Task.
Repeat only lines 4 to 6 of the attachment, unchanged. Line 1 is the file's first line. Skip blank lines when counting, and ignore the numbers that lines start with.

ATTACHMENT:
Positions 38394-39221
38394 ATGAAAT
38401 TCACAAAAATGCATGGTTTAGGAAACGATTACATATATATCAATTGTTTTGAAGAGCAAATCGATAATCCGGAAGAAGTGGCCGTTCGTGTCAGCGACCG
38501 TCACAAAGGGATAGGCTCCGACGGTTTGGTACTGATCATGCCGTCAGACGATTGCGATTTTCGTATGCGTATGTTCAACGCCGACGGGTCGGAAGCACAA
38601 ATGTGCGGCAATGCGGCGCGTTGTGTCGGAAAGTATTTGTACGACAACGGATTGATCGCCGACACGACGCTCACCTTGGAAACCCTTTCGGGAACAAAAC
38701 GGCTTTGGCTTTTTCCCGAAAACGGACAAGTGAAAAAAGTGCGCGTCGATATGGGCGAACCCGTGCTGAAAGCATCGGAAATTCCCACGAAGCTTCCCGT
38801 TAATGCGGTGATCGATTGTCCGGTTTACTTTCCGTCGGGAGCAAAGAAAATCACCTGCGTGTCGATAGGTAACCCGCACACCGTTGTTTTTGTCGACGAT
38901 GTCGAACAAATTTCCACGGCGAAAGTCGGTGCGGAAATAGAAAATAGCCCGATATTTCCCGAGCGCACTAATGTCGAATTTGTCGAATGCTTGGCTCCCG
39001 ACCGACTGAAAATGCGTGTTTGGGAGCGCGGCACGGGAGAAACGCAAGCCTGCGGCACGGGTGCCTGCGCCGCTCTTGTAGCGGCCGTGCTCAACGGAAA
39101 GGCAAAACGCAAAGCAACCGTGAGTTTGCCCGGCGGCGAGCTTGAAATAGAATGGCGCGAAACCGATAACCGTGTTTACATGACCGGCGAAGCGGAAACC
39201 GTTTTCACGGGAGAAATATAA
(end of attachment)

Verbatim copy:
38501 TCACAAAGGGATAGGCTCCGACGGTTTGGTACTGATCATGCCGTCAGACGATTGCGATTTTCGTATGCGTATGTTCAACGCCGACGGGTCGGAAGCACAA
38601 ATGTGCGGCAATGCGGCGCGTTGTGTCGGAAAGTATTTGTACGACAACGGATTGATCGCCGACACGACGCTCACCTTGGAAACCCTTTCGGGAACAAAAC
38701 GGCTTTGGCTTTTTCCCGAAAACGGACAAGTGAAAAAAGTGCGCGTCGATATGGGCGAACCCGTGCTGAAAGCATCGGAAATTCCCACGAAGCTTCCCGT